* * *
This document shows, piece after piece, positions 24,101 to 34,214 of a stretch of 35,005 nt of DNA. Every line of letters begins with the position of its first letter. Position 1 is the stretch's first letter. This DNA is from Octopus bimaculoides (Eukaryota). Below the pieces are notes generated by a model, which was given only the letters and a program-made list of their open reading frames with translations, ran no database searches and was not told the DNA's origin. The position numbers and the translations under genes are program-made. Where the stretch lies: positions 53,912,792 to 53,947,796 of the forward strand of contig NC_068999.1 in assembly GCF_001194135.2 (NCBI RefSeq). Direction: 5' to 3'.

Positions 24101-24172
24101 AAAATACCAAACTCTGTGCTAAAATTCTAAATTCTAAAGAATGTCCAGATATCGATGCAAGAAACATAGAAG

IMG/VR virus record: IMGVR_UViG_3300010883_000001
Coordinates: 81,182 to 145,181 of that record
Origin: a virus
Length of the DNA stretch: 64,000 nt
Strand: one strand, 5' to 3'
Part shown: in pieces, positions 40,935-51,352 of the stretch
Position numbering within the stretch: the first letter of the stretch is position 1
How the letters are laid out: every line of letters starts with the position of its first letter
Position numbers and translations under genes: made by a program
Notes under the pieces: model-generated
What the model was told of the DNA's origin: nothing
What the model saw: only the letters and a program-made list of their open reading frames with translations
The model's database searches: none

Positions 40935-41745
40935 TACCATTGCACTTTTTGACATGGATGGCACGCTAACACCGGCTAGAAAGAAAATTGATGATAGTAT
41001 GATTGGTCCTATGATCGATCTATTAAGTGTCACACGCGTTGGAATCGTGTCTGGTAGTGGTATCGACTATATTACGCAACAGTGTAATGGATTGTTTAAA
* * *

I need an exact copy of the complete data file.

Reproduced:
This document shows, piece after piece, positions 24,101 to 34,214 of a stretch of 35,005 nt of DNA. Every line of letters begins with the position of its first letter. Position 1 is the stretch's first letter. This DNA is from Octopus bimaculoides (Eukaryota). Below the pieces are notes generated by a model, which was given only the letters and a program-made list of their open reading frames with translations, ran no database searches and was not told the DNA's origin. The position numbers and the translations under genes are program-made. Where the stretch lies: positions 53,912,792 to 53,947,796 of the forward strand of contig NC_068999.1 in assembly GCF_001194135.2 (NCBI RefSeq). Direction: 5' to 3'.

Positions 24101-24172
24101 AAAATACCAAACTCTGTGCTAAAATTCTAAATTCTAAAGAATGTCCAGATATCGATGCAAGAAACATAGAAG

IMG/VR virus record: IMGVR_UViG_3300010883_000001
Coordinates: 81,182 to 145,181 of that record
Origin: a virus
Length of the DNA stretch: 64,000 nt
Strand: one strand, 5' to 3'
Part shown: in pieces, positions 40,935-51,352 of the stretch
Position numbering within the stretch: the first letter of the stretch is position 1
How the letters are laid out: every line of letters starts with the position of its first letter
Position numbers and translations under genes: made by a program
Notes under the pieces: model-generated
What the model was told of the DNA's origin: nothing
What the model saw: only the letters and a program-made list of their open reading frames with translations
The model's database searches: none

Positions 40935-41745
40935 TACCATTGCACTTTTTGACATGGATGGCACGCTAACACCGGCTAGAAAGAAAATTGATGATAGTAT
41001 GATTGGTCCTATGATCGATCTATTAAGTGTCACACGCGTTGGAATCGTGTCTGGTAGTGGTATCGACTATATTACGCAACAGTGTAATGGATTGTTTAAA